What’s great about all of this is that I’m back to writing every day. Not just every other day or some days of the week, but every single day. I’m at my best when I’m writing often. And that means April looks good too.
There’s been much written about the Boston Globe after news of the company’s plan to “untangle” its two websites, Boston.com and BostonGlobe.com, was announced followed by news that the New England Media Group — which includes the Globe, Worcester Telegram & Gazette and 49 percent of Metro Boston — was to be sold from the New York Times Company just a few days later.
Allow me, if you will, to bookmark some of the articles written about this right now. Maybe in six months or so, when the dust has settled, we can look back and compare and contrast the coverage of these topics with reality. For my own personal sake, I think it will be interesting.
And in an attempt to be transparent, I should add that I know nothing of the Globe’s business dealings outside of what’s been shared publicly. That’s the nature of the game when you’re at the bottom of the food chain.
Now, onto the links:
Feb. 18: “McGrory: Boston Globe will ‘untangle’ its two websites” by Andrew Beaujon, Poynter.org — This piece came out in Poytner a little more than two weeks after the idea to untangle the two sites had been unveiled by new editor Brian McGrory in the newsroom. McGrory speaks for himself here, saying “Boston.com will be in many ways the front page of Boston. BostonGlobe.com will be the front page of the Boston Globe.”
Feb. 18: “Brian McGrory wants to restrict free content” by Dan Kennedy — This is some analysis from a Northeastern journalism professor who often scrutinizes the Globe on his site following the Poynter article the same day. He offers this thought: “The Globe has to pay the bills, of course. I just hope McGrory and company understand how many free alternatives are out there. Even if they’re not as good as the Globe, they may prove to be good enough for those determined not to pay. An overly restrictive paywall could also trigger new competition.”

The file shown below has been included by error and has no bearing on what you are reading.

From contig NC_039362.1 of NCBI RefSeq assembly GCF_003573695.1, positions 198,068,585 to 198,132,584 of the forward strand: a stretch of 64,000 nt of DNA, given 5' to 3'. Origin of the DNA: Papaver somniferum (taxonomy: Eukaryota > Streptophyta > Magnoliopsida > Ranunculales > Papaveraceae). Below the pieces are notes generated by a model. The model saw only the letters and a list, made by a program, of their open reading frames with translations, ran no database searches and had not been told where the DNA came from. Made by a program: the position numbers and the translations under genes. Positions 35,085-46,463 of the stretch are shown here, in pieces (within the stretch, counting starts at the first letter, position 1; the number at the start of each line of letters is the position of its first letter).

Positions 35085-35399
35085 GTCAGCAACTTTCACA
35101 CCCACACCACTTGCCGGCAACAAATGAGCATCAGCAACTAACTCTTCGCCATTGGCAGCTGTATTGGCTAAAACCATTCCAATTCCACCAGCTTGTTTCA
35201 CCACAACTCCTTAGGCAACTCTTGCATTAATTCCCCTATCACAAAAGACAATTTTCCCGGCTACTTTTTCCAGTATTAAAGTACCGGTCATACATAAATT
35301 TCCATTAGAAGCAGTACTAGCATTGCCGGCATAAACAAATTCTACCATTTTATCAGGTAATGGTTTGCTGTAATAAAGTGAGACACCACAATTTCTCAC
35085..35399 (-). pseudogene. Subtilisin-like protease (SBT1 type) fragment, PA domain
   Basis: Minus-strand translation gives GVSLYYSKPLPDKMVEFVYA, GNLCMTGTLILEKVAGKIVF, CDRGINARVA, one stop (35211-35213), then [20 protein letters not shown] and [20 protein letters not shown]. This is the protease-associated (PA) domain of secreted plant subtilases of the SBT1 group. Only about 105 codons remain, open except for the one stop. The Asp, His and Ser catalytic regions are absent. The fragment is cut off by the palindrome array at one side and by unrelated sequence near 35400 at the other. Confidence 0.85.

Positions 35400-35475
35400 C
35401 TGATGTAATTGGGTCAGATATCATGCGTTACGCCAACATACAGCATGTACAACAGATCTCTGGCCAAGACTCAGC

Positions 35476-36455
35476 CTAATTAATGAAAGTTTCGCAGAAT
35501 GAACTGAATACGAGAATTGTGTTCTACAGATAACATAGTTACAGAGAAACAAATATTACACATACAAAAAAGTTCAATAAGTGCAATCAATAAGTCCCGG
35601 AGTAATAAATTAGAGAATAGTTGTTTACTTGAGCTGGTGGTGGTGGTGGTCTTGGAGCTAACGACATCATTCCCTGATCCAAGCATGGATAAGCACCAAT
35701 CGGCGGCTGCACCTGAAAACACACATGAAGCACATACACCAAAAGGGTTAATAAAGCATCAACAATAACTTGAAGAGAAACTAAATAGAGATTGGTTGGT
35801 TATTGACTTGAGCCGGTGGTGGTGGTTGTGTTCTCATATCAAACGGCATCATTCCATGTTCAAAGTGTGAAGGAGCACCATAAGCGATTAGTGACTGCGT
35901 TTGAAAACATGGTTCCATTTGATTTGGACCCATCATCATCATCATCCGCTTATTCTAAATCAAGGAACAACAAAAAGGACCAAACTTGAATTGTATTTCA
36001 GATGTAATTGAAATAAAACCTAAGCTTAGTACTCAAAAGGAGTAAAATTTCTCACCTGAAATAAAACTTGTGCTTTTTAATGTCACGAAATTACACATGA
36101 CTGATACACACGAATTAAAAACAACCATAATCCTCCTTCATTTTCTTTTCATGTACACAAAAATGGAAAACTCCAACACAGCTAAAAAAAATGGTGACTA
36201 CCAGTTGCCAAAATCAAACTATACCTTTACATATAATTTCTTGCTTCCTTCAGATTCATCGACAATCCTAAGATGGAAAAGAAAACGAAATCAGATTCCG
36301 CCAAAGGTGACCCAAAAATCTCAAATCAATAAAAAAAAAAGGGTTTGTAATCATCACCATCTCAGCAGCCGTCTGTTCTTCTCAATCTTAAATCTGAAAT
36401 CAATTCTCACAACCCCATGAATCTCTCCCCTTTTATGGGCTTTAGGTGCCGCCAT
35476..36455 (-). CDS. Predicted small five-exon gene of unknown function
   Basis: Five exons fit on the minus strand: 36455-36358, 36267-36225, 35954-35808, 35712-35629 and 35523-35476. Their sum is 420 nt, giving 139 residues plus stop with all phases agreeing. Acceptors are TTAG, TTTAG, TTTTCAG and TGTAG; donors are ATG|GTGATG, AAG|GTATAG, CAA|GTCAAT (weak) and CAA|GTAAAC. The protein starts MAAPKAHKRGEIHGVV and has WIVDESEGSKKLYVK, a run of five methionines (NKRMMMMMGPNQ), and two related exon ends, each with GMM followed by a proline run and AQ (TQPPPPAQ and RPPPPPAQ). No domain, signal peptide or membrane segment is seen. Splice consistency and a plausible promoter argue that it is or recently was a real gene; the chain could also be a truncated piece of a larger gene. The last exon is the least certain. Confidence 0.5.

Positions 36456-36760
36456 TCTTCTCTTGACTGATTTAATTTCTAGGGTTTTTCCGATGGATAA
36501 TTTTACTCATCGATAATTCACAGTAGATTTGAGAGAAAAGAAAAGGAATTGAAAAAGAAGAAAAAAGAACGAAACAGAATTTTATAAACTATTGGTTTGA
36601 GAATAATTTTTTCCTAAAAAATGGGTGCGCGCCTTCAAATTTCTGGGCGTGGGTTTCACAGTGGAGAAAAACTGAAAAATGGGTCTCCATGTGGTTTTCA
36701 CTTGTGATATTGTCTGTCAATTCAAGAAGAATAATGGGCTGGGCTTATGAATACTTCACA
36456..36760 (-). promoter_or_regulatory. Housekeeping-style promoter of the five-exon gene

Feb. 21: “New York Times Co. puts Boston Globe up for sale” by Edmund Lee and Jeffrey McCracken for Bloomberg — Bloomberg broke the story of the Globe’s impending sale. I was already home when the news broke so I didn’t see this until I logged onto our site and the Globe had posted its own story.
Feb. 22: “New York Times exec outlines Boston Globe sale process to employees” by Beth Healy of the Boston Globe — Vice chairman Michael Golden traveled to Boston to discuss the sale with the Globe staff along with publisher Chris Mayer. Healy quotes Golden: “We have no intention to send the New England Media Group to the slaughterhouse.”
Feb 21: “The newsonomics of the Boston Globe sale” by Ken Doctor for Nieman Journalism Lab — Doctor analyzes the potential sale price point for the Globe, but also wonders whether the NYT Co. will put the newspaper and its related properties in good hands. Doctor asks, “How much will the Times Co. — which has been a good steward of impressive Boston journalism — use civic interest as a filter in its consideration of buyers?”